In the encyclical Fides et ratio, Pope John Paul II called upon teachers of philosophy "to recover, in the flow of an enduringly valid philosophical tradition, the range of authentic wisdom and truth." Understanding Our Being responds to this call with a much-needed introduction to speculative philosophy.
Written as an undergraduate textbook, Understanding Our Being treats central topics about our knowledge of being, the being of the natural world, and, via the latter, being as such. It then treats the special character and implications of our human, personal being—in particular, our intellect, free choice, and reason-conditioned sociality. Finally, it considers God as Source and End of being and it discusses the "problem of evil" and the nature of religious faith.
In addition to presenting essential elements of the "perennial" philosophy, as developed in the tradition of Thomas Aquinas (especially as interpreted by Jacques Maritain and others), this book discusses contemporary challenges to the critical realist approach. These include scientism, historicism, and nihilism, as well as religious fideism. The author also encourages students to think for themselves, and he offers them resources to do so, via questions for reflection at the end of each part, a comprehensive bibliography, and a glossary of key philosophical terms.
John W. Carlson is professor and chair of the department of philosophy at Creighton University.
PRAISE FOR THE BOOK
"Carlson offers what is hard, if not impossible, to find among contemporary writings in Catholic philosophy: the attempt to reconcile faith and reason and show the importance of faith and theology for the completion of philosophy. This is an ideal book for colleges and universities wishing to promote a return to the Catholic intellectual tradition."—Raymond Dennehy, University of San Francisco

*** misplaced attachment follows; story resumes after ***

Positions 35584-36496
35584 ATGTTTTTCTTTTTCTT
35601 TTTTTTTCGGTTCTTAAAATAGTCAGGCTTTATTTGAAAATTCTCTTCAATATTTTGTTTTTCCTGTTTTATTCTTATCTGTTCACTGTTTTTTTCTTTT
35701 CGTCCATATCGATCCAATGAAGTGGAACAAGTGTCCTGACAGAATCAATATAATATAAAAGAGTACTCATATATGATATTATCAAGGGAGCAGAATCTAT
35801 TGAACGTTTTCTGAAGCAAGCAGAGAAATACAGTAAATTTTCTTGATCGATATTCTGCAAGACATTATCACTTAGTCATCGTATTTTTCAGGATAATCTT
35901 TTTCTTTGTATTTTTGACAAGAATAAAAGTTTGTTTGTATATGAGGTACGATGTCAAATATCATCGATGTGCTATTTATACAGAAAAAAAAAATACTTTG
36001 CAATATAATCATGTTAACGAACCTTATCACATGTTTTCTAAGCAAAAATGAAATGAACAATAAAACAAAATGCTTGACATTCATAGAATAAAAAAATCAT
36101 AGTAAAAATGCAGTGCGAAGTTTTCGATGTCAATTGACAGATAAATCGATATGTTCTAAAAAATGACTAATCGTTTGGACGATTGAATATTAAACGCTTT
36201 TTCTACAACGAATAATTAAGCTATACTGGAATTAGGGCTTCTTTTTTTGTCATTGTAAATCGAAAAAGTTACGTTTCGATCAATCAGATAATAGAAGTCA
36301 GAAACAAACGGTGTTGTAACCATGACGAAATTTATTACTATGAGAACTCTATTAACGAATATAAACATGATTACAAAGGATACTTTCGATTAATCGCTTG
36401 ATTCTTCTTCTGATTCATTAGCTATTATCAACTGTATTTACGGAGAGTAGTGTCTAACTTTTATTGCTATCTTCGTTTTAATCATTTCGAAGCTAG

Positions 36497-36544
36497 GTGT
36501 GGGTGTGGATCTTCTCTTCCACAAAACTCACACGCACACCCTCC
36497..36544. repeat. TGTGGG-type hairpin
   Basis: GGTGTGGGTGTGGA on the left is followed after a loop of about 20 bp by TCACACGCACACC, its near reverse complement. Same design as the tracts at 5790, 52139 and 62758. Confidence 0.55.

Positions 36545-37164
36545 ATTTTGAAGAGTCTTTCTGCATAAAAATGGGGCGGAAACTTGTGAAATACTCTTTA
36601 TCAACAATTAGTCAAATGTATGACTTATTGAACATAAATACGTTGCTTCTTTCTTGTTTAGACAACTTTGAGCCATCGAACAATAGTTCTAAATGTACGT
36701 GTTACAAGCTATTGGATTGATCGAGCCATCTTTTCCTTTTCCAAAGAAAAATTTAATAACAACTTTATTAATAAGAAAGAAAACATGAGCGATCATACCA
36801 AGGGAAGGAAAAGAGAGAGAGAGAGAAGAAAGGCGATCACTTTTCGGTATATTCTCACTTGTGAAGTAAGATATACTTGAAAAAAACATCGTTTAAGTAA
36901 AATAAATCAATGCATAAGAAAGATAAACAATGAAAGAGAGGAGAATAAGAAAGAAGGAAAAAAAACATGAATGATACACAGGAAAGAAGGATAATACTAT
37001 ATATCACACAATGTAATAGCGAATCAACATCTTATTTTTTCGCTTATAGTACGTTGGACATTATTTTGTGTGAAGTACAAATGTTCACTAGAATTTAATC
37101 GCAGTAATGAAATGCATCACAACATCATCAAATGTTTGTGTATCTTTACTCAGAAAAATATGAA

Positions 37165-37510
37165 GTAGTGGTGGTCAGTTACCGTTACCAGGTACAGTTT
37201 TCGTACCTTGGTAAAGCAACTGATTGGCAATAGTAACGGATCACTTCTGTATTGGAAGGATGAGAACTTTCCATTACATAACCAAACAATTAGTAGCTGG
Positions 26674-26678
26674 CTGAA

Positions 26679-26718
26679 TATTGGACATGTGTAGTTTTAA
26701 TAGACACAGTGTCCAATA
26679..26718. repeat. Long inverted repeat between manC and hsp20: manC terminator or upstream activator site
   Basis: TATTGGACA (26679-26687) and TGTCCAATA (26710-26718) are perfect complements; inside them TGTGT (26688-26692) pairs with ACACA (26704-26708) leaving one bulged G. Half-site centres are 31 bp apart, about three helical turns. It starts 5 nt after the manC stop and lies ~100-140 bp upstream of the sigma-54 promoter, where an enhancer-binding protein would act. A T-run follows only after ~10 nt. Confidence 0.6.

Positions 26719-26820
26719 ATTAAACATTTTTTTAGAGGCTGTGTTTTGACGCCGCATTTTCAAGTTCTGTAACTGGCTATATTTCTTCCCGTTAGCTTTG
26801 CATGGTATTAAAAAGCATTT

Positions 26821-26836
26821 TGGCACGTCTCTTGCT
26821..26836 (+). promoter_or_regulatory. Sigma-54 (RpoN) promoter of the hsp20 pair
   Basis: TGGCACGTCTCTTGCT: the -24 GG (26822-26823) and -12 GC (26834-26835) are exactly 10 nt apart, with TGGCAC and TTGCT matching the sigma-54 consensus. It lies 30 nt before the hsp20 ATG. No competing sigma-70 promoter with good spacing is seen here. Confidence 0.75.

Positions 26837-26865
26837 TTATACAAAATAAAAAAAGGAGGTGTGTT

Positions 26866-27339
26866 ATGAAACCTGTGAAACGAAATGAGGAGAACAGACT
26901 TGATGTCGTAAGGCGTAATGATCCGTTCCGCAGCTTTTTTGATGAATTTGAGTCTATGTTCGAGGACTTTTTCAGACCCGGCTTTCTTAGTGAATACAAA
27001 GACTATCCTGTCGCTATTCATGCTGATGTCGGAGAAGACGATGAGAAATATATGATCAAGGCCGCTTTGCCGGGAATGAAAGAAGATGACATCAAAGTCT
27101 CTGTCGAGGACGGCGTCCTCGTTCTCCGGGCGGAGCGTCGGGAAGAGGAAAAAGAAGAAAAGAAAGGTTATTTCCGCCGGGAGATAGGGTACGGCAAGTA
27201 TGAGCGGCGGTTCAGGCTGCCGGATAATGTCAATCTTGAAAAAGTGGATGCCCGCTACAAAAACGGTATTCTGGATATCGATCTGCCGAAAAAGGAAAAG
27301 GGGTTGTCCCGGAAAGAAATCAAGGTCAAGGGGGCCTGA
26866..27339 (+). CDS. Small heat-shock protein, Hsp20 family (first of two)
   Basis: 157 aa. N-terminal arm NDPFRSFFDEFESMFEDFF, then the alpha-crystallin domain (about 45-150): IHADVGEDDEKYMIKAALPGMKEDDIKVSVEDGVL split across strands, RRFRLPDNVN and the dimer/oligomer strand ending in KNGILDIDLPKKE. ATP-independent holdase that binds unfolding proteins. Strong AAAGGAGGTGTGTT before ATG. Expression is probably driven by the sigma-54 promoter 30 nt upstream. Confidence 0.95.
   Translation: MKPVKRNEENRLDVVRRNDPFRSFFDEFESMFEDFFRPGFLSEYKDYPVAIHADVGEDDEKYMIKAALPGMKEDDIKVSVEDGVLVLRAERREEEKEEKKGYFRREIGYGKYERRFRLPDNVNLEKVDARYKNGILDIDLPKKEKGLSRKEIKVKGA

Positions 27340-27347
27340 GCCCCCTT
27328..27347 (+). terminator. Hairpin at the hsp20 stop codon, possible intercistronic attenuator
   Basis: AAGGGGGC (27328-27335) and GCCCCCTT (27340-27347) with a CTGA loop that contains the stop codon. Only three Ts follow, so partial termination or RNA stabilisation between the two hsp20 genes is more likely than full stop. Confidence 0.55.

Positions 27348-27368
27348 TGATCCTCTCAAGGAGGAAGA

"This book makes intelligible perennial Thomistic philosophy as it is understood today enriched by dialogue with modern insights. It is an accurate, cogent presentation of what is best in contemporary Thomism."—Steven C. Snyder, Christendom College
"One trial has been the scarcity of first-rate texts for undergraduate courses in metaphysics. It's a delight, then, to introduce just such a book. We are in debt to its author, John W. Carlson, professor and chair of the department of philosophy at Creighton University. Inspired by John Paul II's Fides et Ratio, Carlson writes for an audience of teachers and students open to a renewal of the "great tradition" in Catholic education. . . . John Carlson is his own man, and his book reflects his originality. . . . Carlson's format also has its special features. His cross-references, instructive diagrams, full glossary, and chapter summaries are unusually well done. His encouragement of readers to think more, and think hard, about tough questions tell us that philosophy is a work in progress and that it welcomes newcomers." — James Hanink, American Maritain Association Newsletter
"This is twenty-first century pedagogy. Carlson writes from a clear understanding of today's students and the present environment in higher education. He remedies the shortcomings of past Catholic philosophical teaching: very didactic, relying heavily on quotations from Medieval philosophy texts, allowing little participation by students in the learning process, etc. Each of the book's five pasts ends with questions for students to think about individually and debate in class or among themselves. Carlson recognizes the diversity of backgrounds in today's Catholic students by relating his material to topics in non-western philosophies and religions — even Native American thought. And how many Thomistic textbooks have a whole chapter on persons as social beings? . . . [Carlson] presents the basics clearly and interestingly (and provides a help